BY Adam Lewis 05:24PM 12/22/2013

Good start, but UConn seizes Huskies’ mistakes

The Huskies had their best start of the season, but the Huskies from the east, UConn, had too many smarts down the stretch and won going away.

Mistakes of immaturity cost Huskies, coach Lorenzo Romar said. / Drew Sellers, Sportspress Northwest file

Listening to Washington coach Lorenzo Romar Sunday after his team’s latest setback, an 82-70 loss to No. 10 Connecticut (10-1) at Alaska Airlines Arena, it was clear why his Huskies were letting wins slip away.

“I just think we have to mature,” Romar said after the Huskies (6-5) committed 16 turnovers. “Right now we are not mature enough to handle runs from the other team. We are not mature enough to handle the adversity that comes along throughout your season.”

For the opening 13 minutes, the Huskies played their best basketball of the season. They were patient offensively and active defensively, racing to a 31-17 lead with 7:21 left in the first half. They occasionally mixed in a 2-3 zone with Romar’s trademark extended man-to-man and were able to frustrate UConn guards Shabazz Napier and Ryan Boatwright, a backcourt duo that entered the game averaging a combined 26.5 points per game.

UW forward Desmond Simmons made his first appearance of the season after missing the first 10 games following arthroscopic knee surgery. The 6-foot-7 junior provided a spark, scoring a quick five points by knocking in a wide open three and a pair of free throws.

For the first time this season, Alaska Airlines Arena felt like it could shake.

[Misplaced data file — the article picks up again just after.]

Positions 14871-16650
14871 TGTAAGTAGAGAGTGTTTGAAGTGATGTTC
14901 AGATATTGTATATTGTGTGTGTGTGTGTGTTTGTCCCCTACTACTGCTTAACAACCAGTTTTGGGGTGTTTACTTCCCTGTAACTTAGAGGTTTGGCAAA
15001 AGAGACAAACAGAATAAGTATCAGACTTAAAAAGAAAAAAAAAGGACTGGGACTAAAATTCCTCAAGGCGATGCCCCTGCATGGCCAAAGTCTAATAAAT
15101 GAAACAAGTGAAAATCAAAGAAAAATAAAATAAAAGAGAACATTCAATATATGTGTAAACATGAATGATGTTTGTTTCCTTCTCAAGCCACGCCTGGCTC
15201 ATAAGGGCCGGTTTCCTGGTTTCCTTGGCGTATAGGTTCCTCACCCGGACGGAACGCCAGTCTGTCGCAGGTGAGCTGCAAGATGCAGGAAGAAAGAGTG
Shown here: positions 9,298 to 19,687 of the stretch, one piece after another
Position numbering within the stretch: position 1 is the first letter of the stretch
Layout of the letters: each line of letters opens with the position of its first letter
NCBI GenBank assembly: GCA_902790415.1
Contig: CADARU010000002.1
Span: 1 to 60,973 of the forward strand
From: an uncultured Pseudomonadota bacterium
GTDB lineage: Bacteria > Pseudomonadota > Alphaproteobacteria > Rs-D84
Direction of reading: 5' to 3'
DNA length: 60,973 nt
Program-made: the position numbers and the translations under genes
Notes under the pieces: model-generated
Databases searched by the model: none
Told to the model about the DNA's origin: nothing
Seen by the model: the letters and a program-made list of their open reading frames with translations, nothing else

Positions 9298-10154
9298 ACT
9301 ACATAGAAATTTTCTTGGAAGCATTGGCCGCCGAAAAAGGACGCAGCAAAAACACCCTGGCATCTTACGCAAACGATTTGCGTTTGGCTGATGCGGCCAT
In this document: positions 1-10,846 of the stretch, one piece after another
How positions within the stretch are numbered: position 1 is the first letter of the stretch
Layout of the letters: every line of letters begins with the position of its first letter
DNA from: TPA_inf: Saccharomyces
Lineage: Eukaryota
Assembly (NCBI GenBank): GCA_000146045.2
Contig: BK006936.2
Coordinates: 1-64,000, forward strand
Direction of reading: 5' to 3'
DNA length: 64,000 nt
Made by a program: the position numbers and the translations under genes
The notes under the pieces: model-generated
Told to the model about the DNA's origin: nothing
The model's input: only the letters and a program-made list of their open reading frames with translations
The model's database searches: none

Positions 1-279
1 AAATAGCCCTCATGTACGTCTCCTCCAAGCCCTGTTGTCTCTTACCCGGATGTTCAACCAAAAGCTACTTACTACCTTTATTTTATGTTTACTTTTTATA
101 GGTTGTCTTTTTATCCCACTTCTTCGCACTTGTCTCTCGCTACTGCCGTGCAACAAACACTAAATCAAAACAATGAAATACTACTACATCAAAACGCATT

Then in the final eight minutes of the first half, as UW guard C.J. Wilcox later explained, the Huskies let their foot off UConn’s gullet. The East Coast Huskies began pressuring, using a half-court trap that flustered UW’s Andrew Andrews and Nigel Williams-Goss. The West Coast Huskies began committing turnovers, taking wild shots, airmailing passes, allowing cutters to run freely, giving Napier and Boatwright driving lanes.

UConn finished the first half on a 26-8 run to take a 43-39 lead it wouldn’t relinquish.

“We knew they were going to (go on a) run. That was one of our keys on our scout was that they were a team of runs, and when they make a run it’s usually like a 10-point or 13-point run, which is exactly what they did,” said Andrews, who finished with eight points, three assists and three turnovers. “It was something we were prepared for. We just had to do a little bit better executing on offense, executing our passes and just taking care of the ball.”

C.J. Wilcox led UW with 19 points (six of 15 from the field), adding three rebounds to go along with four assists. He cut UConn’s lead to 53-48 about five minutes into the second half and to 68-60 on a layin through traffic with 6:50 left, but the Huskies couldn’t get any closer because they weren’t valuing the ball and couldn’t contain Napier (20 points) and Boatwright (16 points).

The Huskies shot 39 percent in the second half after posting a 48 percent mark in the first. The drop-off, Romar said, was attributed to the 11 second-half turnovers.

“I think it was mostly us who had a lot of unforced turnovers,” Wilcox said. “We haven’t been taking care of the ball the past couple games. Same story tonight. Their defense has something to do with it, but we could have taken care of the ball better.”